Time management can be a bit of a dull topic to teach students, especially in a lecture format. GPS decided to take a new approach developing their very own TimeWasters board game.
Gill Holden embedded Microsoft Teams into a group work module resulting in successful collaborations and excellent student feedback. This case study includes helpful tips for those looking to do the same.
Politics instituted a full curriculum review, lasting over a year, to investigate how they could enhance their programmes in the following areas: feedback and assessment; student voice; employability; EDI; and teaching research methods. Find out more from Dr Michael Barr.
OMBEA is helping students to act as the jury in the ‘Trial of William Burke.’ Find out more from Dr Ruth Houghton from Newcastle Law School.
Two alternative assessments were introduced by Newcastle University Business School, designed to meet diverse student and employer needs. Find out more from Angela Mazzetti.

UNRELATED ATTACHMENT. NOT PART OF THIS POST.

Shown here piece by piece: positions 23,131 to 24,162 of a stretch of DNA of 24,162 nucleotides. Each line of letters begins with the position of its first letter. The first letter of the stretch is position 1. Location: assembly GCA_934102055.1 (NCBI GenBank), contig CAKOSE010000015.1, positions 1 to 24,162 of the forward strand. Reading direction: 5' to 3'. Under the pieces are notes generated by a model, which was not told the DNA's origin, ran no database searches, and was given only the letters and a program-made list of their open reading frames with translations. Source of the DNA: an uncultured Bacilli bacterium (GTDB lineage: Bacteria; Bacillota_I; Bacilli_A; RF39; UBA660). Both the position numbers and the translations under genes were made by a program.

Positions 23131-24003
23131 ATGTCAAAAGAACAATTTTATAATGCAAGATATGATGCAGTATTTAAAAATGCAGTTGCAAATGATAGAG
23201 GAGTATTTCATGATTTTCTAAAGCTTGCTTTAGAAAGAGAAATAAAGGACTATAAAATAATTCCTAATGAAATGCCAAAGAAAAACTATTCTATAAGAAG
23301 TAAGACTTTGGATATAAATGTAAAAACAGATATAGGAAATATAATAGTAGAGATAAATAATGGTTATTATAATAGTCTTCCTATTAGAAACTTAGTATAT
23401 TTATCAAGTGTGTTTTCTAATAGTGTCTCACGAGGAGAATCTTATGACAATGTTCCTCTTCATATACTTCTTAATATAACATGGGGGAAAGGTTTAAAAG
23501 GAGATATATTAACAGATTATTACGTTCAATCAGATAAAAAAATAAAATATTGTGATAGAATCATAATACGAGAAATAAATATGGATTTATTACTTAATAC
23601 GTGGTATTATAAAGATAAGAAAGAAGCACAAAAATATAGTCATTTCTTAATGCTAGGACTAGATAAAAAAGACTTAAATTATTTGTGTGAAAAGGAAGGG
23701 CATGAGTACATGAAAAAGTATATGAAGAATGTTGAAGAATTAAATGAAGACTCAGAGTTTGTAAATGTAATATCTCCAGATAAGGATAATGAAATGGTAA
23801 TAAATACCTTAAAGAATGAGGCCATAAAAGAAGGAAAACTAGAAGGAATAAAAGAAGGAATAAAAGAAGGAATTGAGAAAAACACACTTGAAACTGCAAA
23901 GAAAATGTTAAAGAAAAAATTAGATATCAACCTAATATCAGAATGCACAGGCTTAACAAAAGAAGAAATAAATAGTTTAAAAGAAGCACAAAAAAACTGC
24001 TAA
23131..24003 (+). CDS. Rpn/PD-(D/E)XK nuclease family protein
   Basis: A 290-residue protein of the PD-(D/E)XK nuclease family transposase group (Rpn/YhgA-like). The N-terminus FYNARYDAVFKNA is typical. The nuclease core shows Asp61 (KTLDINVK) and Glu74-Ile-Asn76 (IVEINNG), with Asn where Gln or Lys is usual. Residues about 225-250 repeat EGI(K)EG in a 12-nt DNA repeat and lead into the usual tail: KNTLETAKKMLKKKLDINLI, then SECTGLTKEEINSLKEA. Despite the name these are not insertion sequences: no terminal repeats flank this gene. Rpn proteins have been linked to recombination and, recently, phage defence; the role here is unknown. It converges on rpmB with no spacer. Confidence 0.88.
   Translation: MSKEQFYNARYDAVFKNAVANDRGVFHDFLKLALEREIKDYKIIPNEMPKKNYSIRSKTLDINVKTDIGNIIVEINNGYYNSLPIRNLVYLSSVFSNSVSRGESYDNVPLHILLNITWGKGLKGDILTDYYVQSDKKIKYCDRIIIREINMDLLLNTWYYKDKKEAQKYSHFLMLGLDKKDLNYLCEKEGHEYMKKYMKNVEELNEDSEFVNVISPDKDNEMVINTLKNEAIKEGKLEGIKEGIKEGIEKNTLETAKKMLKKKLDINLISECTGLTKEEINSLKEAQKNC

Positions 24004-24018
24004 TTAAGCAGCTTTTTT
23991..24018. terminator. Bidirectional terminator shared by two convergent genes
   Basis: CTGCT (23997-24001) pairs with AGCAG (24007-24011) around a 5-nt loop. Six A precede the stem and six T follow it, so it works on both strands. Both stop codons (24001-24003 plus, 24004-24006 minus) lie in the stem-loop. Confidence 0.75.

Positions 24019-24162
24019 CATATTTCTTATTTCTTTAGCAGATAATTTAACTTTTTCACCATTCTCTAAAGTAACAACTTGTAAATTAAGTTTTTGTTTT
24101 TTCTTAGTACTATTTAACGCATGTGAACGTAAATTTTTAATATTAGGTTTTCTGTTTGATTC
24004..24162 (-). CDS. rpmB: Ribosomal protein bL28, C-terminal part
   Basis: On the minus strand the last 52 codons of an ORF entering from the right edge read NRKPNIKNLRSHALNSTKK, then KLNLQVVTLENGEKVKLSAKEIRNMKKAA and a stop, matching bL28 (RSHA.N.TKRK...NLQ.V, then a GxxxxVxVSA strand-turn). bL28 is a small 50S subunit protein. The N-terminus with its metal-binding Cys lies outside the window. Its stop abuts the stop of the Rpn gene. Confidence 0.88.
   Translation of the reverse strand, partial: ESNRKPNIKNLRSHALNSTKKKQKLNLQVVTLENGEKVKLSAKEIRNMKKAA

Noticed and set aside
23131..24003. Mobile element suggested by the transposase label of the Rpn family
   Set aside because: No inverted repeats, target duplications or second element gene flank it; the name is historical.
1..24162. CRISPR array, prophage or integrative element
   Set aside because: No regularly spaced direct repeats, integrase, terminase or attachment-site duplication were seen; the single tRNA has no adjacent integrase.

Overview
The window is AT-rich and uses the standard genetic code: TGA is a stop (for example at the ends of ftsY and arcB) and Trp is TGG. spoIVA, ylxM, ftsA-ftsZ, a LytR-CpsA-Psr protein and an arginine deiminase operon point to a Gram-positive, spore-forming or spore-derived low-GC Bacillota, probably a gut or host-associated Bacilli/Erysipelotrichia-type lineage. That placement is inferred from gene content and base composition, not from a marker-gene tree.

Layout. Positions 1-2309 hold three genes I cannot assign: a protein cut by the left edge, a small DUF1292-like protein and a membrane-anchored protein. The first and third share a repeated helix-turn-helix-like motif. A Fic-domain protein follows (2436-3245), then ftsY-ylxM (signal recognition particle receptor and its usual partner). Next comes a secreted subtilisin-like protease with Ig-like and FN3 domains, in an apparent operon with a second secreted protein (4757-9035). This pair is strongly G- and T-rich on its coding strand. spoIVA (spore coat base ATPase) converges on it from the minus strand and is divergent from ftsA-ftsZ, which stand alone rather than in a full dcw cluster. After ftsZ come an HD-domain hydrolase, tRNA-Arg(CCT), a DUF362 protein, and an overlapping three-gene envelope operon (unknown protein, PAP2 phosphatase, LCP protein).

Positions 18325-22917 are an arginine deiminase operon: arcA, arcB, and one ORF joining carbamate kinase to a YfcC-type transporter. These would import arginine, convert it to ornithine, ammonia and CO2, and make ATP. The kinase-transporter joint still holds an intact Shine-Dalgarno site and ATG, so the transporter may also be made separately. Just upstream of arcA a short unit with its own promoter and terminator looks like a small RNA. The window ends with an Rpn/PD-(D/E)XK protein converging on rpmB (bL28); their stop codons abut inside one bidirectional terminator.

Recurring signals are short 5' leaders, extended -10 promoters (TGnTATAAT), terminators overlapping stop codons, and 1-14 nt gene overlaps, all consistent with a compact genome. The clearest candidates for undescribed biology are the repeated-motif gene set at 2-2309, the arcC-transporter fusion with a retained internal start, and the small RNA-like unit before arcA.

Following students expressing anxiety over their ‘employability’ and their lives postgraduation, a year long research project in the School of Arts and Cultures explored how employability is embedded within teaching practice and ethos of the School as a whole. The Beyond Employability teaching pack provides a summary of the research, key findings and a number of teaching activities.
Find out more about how listening and acting to student feedback, contact time with tutors and good quality staff support have helped develop a sense of learning community within Architecture.
Making use of module roadmaps has helped students get the most out of their learning, reduced ten page documents down to one and resulted in learning activities and expectations being communicated ‘at a glance’. Rosalind Beaumont shares how this approach has been used in the HaSS Faculty PGCert in Research Training.
Creating a community can be challenging, particularly in a modular course but the School of English Literature, Language and Linguistics have started to address this with the ‘Doing the Degree’ sessions. Read about their programme of events and find out how it all came together in this case study.
Faculty Futures engages with local schools to become a familiar, friendly face to students who might not consider university as an option available to them. Dr Darren Kelsey gives more information about the design and delivery of this interdisciplinary programme.